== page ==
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Biology of Humans: Concepts, Applications, and Issues / Edition 3

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Overview

Biology of Humans: Concepts, Applications, and Issues is a readable, relevant, and useful textbook for students who want to learn about how their bodies work. It also places humans and human responsibilities at the center of their environment, their choices, and their awareness of their own bodies. Loaded with interesting applications to engage students, the book explores topics like how drugs affect the brain and behavior, stem cells, scientific fraud, diet and weight control, and issues like global warming. Throughout the book students are asked to think critically about a variety of issues as well as to wrestle with questions of bioethics. Unique essays focus on environmental, personal health, and social issues to help students understand that biology affects their lives in these many realms. Because so many students are visual learners the illustrations are specifically designed to help them to learn.
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Product Details

Meet the Author

Judith Goodenough

Judith received her B.S. in biology from Wagner College (Staten Island, NY) and her doctorate in biology from New York University. She has more than 35 years of teaching experience at the University of Massachusetts, Amherst, until recently specializing in introductory level courses. In 2009, she was selected as a College of Natural Sciences Fellow for Blended Learning and developed a hybrid course in introductory physiology. The insights into student concerns and problems—gained from more than 30 years of teaching Human Biology and 20 years of team-teaching the Biology of Social Issues—have helped shape this book. In 1986, Judith was honored with a Distinguished Teaching Award from UMass. In addition to teaching, she has written articles in peer-reviewed journals, contributed chapters to several introductory biology texts, and written numerous laboratory manuals. With the author team of McGuire and Jakob, she wrote Perspectives on Animal Behavior, Third Edition.

Betty McGuire

Betty received her B.S. in biology from Pennsylvania State University, where she also played varsity basketball. She went on to receive an M.S. and Ph.D. in zoology from the University of Massachusetts, Amherst, and then spent 2 happy years as a postdoctoral researcher at the University of Illinois, Champaign-Urbana. Her field and laboratory research emphasize the social behavior and reproduction of small mammals. She has published more than 50 research papers, coauthored the text Perspectives on Animal Behavior as well as several introductory biology study guides and instructor manuals, and served as an associate editor for Mammalian Species, a publication of the American Society of Mammalogists. Betty taught Human Biology, Introductory Biology, Vertebrate Biology, and Animal Behavior at Smith College. She now teaches Mammalogy and Vertebrates: Structure, Function, and Evolution at Cornell University.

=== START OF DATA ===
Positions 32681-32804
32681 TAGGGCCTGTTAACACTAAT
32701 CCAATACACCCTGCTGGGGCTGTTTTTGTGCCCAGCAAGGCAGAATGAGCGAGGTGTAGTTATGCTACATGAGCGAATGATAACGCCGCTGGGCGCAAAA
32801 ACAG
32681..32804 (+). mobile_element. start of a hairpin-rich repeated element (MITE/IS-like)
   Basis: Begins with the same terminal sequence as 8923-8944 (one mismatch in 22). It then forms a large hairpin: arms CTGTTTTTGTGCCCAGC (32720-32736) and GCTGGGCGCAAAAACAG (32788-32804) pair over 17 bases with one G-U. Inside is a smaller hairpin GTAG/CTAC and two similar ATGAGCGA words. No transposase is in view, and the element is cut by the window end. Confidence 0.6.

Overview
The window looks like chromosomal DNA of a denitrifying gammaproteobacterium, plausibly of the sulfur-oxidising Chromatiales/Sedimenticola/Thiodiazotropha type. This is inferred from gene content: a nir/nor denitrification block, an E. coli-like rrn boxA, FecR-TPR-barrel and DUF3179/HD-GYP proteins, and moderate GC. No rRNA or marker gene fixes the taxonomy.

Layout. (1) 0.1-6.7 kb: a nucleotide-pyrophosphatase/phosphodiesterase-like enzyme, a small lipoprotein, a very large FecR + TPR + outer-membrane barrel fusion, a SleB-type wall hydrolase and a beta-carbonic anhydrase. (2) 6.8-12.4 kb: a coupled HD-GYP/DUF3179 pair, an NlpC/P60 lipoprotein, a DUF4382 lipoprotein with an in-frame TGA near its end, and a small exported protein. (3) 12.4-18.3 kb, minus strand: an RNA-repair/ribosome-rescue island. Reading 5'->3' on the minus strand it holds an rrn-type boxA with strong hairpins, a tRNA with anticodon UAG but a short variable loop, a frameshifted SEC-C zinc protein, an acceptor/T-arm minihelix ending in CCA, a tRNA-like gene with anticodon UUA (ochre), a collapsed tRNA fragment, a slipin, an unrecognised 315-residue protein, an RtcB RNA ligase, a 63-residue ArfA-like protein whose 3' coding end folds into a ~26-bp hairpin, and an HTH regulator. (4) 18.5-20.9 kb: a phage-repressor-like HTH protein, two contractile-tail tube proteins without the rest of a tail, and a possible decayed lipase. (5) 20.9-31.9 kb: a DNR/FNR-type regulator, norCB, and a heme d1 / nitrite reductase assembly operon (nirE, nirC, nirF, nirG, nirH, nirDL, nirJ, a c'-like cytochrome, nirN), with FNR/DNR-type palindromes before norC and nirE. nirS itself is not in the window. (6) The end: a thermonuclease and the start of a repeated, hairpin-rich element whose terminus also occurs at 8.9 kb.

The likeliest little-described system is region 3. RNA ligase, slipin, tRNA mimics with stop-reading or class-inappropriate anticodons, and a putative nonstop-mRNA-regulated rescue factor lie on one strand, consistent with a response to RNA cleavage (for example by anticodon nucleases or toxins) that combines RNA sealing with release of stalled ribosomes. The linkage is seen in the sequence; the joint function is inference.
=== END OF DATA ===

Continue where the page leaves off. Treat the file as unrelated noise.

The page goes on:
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Table of Contents


Special-Interest Essays     xliii
The Organization of the Body
Humans in the World of Biology     1
All Living Things Share Basic Characteristics     2
Living Organisms are Classified by Evolutionary Relationships     4
Life has many Levels of Organization     5
The Scientific Method Gathers Information for Drawing Logical Conclusions     6
Inductive and deductive reasoning help solve problems     9
Clinical trials follow strict guidelines     10
Epidemiological studies look for patterns in populations     10
Critical Thinking Helps Us Make Informed Decisions     11
Environmental Issue: Medicinal Plants and the Shrinking Rain Forest     7
Social Issue: Scientific Misconduct     11
Chemistry Comes to Life     14
Basic Chemistry Helps Us Understand Human Biology     15
Atoms contain protons, neutrons, and electrons     15
Elements combine to form compounds     17
The atoms or ions of a compound are held together by chemical bonds     17
Water is essential to life     20
Carbohydrates, Lipids, Proteins, and Nucleic Acids Are the Major Molecules of Life     23
Carbohydrates supply energy to cells     25
Lipids store energy and form cellmembranes     26
Proteins provide structure and speed up chemical reactions     28
The nucleic acids are DNA and RNA     31
ATP is a nucleotide that releases energy     32
Social Issue: The Ethics of Radiation Research on Humans     18
Environmental Issue: What Is Happening to the Rain?     24
The Cell     37
Our Cells Are Highly Structured     38
Eukaryotic cells are structurally more complex than prokaryotic cells     38
Cells are very small     39
The plasma membrane has diverse functions     39
Organelles are specialized compartments within cells     45
The cytoskeleton provides support and movement     50
Our Cells Use Cellular Respiration and Fermentation to Generate ATP     53
Cellular respiration requires oxygen     54
Fermentation does not require oxygen     59
Environmental Issue: Asbestos: The Deadly Miracle Material     50
Body Organization and Homeotasis     62
The Organization of the Human Body Increases in Complexity from Cells to Organ Systems     63
Groups of similar cells form tissues     63
Many tissues have specialized junctions between the cells     68
Tissues combine to form organs that in turn form organ systems     68
Most organs are housed in body cavities that are lined with membranes     68
The Skin Is an Organ System     71
Skin protects, regulates body temperature, and excretes     71